He marries her, but it’s obvious she’s falling for his younger brother.
And he notices. Jealousy eventually gets the best of him, along with the rage that goes with it. He kills his younger brother, then confronts her.
Were they having an affair? If they weren’t, can he live with the fact that he’s taken his brother’s life?
And even if they were, can he live with himself?
This story has played out so many times in history. The characters and situations change, but the elements are still there: love, trust, jealousy, betrayal, consequences.
Pelleas’ name is on the story, but his older brother Golaud is the character in control. And the music is what makes their story different, because Claude Debussy wrote it.
So, the LSU Opera’s audiences will experience something unique when it opens Impressions de Pelleas Friday, April 19, in the Claude L. Shaver Theatre. A second performance will follow on Sunday, April 21.
And though “unique” is one of those words reserved for things that truly are different, Dugg McDonough sees it as the perfect description of Peter Brooks’ adaptation of Debussy’s only complete opera.
“Debussy’s music is unique, and one of the highlights for our audiences is Michael Borowitz’s piano interludes between scenes,” McDonough said.
McDonough is the LSU Opera’s artistic director, and director of this production. Borowitz is an assistant professor and opera coach at LSU and musical director of this show.
And Debussy was a French composer known for his impressionistic music. He is one of two composers most often associated with this movement in classical music. The other is Maurice Ravel.
Those who aren’t instantly familiar with Debussy’s name surely will recognize some of his pieces, especially what might be considered his most popular piece, “Clair de Lune.”
Still don’t think you know it? Well, think back to the final scene of the 2001 version of the film Ocean’s Eleven. All the characters are gathered around the Bellagio hotel’s fountain, and a song begins playing, taking over the scene, openly expressing all the things the characters can’t.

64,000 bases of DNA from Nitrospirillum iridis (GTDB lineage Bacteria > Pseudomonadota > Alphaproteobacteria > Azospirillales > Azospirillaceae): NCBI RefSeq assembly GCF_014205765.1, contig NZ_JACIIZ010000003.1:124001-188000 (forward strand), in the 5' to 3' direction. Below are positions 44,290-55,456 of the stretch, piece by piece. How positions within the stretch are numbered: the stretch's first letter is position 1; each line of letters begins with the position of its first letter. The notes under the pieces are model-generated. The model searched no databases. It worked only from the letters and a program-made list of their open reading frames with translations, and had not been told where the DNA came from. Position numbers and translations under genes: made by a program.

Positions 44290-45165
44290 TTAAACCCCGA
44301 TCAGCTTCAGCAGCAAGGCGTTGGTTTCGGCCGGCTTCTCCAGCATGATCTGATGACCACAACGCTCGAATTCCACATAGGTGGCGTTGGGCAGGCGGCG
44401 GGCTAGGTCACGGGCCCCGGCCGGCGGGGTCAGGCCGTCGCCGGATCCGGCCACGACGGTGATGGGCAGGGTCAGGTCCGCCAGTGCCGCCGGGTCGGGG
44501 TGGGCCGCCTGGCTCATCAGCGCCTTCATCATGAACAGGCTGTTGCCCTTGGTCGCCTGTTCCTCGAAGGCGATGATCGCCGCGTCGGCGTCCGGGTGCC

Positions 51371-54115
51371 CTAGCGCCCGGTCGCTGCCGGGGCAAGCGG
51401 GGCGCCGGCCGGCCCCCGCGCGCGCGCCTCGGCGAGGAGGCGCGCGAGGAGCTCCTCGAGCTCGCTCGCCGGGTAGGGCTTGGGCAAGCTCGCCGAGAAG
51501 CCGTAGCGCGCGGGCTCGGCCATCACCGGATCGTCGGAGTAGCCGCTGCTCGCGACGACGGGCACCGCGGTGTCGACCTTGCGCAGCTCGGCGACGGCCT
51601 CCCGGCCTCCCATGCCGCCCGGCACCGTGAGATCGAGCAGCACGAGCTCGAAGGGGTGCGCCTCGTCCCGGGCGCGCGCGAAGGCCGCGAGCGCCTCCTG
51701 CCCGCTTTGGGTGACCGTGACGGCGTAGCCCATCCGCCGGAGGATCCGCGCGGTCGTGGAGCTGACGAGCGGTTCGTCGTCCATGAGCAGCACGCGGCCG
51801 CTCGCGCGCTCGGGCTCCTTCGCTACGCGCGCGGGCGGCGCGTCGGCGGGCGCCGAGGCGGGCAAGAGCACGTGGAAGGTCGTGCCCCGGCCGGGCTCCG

The triumph of the hotel heist, the sadness of it all coming to an end. It’s all there in that one song, Debussy’s “Clair de Lune.”
Of course, Debussy didn’t write the song for the film. He died in 1918, but his music, as is the case with that of so many classical composers, has been used for varied settings.
And in Impressions de Pelleas, it tells playwright Maurice Maeterlinck’s story of a love triangle, where two brothers love the same woman.
Debussy titled his opera Pelleas et Melisande. Melisande, of course, is the name of Prince Golaud’s wife, and Golaud is Pelleas’ older brother.
Maeterlincki’s play, meantime, was symbolist in style, meaning the characters were more important that the drama. Their expressions, what they were thinking, who they were — all of this took precedence over action.
“And this was one of those times where the joining of the music and writing were perfect,” McDonough said.
The LSU Opera is performing Impressions de Pelleas, director Peter Brook’s 1992 condensed version of Debussy’s opera. Then again, condensed really isn’t the correct description for Brook’s work.
Brook’s version keeps all of the characters and essential elements, eliminating the extraneous. The LSU Opera performed Brooks’ Bizet adaptation, The Tragedy of Carmen, in the fall of 2012.
“And staging a Brook opera is as involved as staging our big operas,” McDonough said. “He packs so much in a shorter amount of time. And it gives our students a chance to perform in a full opera instead of excerpts from shows. This is one of the things we wanted to do.”
Impressions de Pelleas is called a chamber opera, meaning that it not only is smaller but performed only with piano accompaniment.
Debussy composed for orchestras, but his best known pieces were composed for piano. This is why Borowitz’s interludes promise to be as rich in content as the scenes.
“We also have a surprise for our audiences,” McDonough said. “The singer who was to play Golaud is no longer with our program, so we asked Dennis Jesse to step in and do it.”
Jesse is an associate professor of voice at LSU and has performed in opera productions throughout the country.
“We needed a baritone for this part,” McDonough continued. “Our productions usually have all-student casts, but Dennis has taken time out of his busy schedule and is doing the part for us. And he’s great. He’s not intimidating, so the students work well with him. And in the end, our audiences not only get to see a wonderful student cast, they get to hear a world-class voice singing with them.”
And audiences get to watch as Pelleas’ story unfolds with familiar themes made unique by Debussy’s music.
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